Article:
A variety of the low-value coins, including an...
A variety of the low-value coins, including an (historical) Irish 2 pence piece and many United States pennies (Photo credit: Wikipedia)

What if the only measurement of energy costs you followed was the price of oil, while everyone was shifting to cheaper and more efficient alternatives? And what if you completely ignored the fact that everything around you was using more and more power — your lights, your phone, your car, your heat, your media center? You might come to believe that energy is getting more expensive, when actually, it’s price is rising relatively slowly while your usage is what is skyrocketing.

The same thing might be happening with print journal prices and digital journal licenses.

A recent report from Paula Gantz sheds some interesting light on what’s often used to measure prices vs. what is actually driving increases in expenditures. Commissioned by the Association of American Publishers (AAP) and its Professional and Scholarly Publishing (PSP) divison, the study may be reflexively dismissed by some based solely on its source. This would be a mistake, of course. It’s a well-documented study that raises some subtle and important questions:

  • What if prices of the predominant journal form have actually been falling?
  • What if we’ve been measuring the wrong things, or measuring insufficiently?
  • And what if the growth in expenses are not the result of price increases but a result of the growth in science?

Gantz’s report starts with a fundamental observation — Library Journal’s Annual Periodical Price Surveys are all based on print subscription prices, yet most journals are now basing their core pricing and market presences on their digital versions. Print subscription prices have increased six-fold since 1990. But, as Gantz writes:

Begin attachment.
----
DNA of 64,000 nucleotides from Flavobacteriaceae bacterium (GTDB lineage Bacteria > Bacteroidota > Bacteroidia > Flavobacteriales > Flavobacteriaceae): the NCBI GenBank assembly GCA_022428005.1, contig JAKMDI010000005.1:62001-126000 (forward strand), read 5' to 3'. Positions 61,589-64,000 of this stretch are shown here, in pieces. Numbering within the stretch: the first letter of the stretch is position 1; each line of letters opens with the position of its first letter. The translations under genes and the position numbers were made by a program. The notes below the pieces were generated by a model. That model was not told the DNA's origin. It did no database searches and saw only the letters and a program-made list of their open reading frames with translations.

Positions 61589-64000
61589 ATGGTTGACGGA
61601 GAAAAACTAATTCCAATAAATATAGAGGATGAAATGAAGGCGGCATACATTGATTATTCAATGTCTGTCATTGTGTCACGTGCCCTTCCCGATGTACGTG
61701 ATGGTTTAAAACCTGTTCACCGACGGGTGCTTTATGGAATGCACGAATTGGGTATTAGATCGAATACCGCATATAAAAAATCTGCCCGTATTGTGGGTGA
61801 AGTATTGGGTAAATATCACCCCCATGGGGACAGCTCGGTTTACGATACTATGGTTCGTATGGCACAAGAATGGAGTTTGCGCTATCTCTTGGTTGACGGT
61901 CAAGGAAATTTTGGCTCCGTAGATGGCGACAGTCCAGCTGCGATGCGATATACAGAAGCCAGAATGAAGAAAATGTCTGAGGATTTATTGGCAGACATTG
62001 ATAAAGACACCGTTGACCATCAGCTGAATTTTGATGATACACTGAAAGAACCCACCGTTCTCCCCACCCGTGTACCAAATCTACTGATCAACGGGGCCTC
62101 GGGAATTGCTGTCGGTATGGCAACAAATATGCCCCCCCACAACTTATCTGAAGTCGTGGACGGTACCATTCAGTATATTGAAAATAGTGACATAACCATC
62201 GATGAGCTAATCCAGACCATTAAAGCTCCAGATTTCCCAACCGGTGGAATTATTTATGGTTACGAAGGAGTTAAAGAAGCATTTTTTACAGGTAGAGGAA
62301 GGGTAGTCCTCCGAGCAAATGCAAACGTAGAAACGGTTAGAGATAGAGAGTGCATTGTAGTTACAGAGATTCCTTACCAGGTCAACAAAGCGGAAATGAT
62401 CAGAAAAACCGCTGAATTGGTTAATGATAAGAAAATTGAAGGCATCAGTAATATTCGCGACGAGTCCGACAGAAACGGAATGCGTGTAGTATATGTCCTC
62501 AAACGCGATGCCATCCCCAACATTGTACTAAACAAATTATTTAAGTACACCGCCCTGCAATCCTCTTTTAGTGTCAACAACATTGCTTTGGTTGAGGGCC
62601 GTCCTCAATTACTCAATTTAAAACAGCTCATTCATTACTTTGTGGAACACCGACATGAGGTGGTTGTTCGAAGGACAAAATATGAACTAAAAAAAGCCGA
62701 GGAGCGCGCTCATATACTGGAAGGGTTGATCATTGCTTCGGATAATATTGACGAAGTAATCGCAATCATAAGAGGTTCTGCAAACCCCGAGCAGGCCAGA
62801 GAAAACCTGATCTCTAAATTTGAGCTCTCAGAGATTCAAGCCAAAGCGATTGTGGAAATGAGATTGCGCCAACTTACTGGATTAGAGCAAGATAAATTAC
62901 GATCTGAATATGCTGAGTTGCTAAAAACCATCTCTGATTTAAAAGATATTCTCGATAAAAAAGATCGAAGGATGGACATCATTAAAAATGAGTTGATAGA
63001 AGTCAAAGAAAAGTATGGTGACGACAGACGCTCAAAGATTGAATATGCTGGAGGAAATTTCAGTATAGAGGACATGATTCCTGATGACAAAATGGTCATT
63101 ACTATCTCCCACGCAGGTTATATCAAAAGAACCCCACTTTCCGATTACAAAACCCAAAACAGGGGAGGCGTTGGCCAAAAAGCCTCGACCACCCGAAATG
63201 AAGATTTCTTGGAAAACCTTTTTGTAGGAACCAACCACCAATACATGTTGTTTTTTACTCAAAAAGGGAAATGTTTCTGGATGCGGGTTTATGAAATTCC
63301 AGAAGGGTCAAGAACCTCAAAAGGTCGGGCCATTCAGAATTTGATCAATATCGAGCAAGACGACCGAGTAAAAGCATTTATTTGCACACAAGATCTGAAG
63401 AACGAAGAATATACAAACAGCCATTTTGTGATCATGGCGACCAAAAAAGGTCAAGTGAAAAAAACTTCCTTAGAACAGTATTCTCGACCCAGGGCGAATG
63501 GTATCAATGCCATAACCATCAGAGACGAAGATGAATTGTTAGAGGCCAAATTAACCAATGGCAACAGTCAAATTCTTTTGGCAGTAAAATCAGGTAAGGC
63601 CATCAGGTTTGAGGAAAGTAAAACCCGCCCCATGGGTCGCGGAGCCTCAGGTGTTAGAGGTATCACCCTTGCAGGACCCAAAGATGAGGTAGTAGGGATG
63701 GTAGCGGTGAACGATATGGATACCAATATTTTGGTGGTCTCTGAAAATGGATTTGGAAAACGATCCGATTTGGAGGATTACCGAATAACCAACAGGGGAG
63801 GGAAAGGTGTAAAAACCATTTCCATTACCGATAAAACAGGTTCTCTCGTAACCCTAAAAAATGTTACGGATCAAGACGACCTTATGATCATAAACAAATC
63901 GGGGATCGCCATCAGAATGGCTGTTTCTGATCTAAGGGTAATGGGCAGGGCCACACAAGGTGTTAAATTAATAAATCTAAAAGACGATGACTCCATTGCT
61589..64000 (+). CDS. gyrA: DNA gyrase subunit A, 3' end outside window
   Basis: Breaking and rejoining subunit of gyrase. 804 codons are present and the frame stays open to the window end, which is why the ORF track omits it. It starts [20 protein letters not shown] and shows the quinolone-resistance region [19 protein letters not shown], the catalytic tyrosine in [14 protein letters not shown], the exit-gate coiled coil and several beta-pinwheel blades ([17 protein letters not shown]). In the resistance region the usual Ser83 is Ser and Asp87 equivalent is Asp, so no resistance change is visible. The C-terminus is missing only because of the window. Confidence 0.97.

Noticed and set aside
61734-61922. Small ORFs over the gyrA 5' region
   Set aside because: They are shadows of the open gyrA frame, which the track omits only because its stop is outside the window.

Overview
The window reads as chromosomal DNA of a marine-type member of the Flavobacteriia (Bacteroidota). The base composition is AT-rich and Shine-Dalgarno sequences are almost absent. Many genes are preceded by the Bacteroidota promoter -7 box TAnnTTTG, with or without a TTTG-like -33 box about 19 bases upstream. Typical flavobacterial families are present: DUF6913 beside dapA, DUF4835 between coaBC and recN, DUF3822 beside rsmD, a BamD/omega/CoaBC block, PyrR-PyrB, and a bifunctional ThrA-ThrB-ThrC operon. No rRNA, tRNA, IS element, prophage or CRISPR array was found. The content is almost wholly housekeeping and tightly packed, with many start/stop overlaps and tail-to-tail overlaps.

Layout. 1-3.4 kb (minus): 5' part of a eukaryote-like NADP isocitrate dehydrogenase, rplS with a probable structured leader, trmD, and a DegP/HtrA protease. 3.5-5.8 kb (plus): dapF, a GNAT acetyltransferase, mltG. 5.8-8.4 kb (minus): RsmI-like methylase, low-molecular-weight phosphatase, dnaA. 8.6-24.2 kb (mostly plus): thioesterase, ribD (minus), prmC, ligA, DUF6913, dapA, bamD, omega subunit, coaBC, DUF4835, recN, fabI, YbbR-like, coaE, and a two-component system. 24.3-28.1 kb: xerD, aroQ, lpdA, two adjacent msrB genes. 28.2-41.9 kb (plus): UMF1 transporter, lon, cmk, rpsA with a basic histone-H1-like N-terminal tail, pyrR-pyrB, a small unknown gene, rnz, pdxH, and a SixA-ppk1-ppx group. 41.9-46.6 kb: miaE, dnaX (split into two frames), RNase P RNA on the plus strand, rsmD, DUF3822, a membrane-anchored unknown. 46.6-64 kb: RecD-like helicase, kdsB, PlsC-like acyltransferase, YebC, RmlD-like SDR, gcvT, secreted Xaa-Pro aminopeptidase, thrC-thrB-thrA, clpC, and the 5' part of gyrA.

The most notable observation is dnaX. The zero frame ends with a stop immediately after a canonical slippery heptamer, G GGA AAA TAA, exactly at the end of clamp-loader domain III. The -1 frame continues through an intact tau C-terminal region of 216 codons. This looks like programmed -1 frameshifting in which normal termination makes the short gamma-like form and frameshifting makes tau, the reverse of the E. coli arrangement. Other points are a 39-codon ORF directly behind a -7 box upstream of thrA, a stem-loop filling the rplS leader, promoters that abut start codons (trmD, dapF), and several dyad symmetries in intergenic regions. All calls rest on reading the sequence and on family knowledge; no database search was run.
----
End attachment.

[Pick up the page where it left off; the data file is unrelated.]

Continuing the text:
. . . using list prices of print subscriptions to calculate the real increase in serials expenditures is a misleading and inaccurate method for tracking how libraries are spending their serials budgets and fails to recognize the increased value they are receiving from the print-to-digital transition.

When the basis changes from print pricing to library expenditures — a better reflection of overall spending — a clearer correlation emerges:

. . . libraries’ spending on periodicals has increased three-fold while their collections have tripled in size through new acquisitions and through expanded content in existing holdings.

Spending three times as much to get three times as much tells a very different story from the “price increases” story. Further facts bear out the hypothesis that the growth in research outputs and researcher population is driving more research publications:

  • Published article output has grown 3.5% to 4% per year since 1990
  • Growth in research spending has been increasing by 3-4% per year
  • In the US, spending on scientific research has more than doubled since 1990 (from $150.2 billion to $400.5 billion in 2010, in current dollars)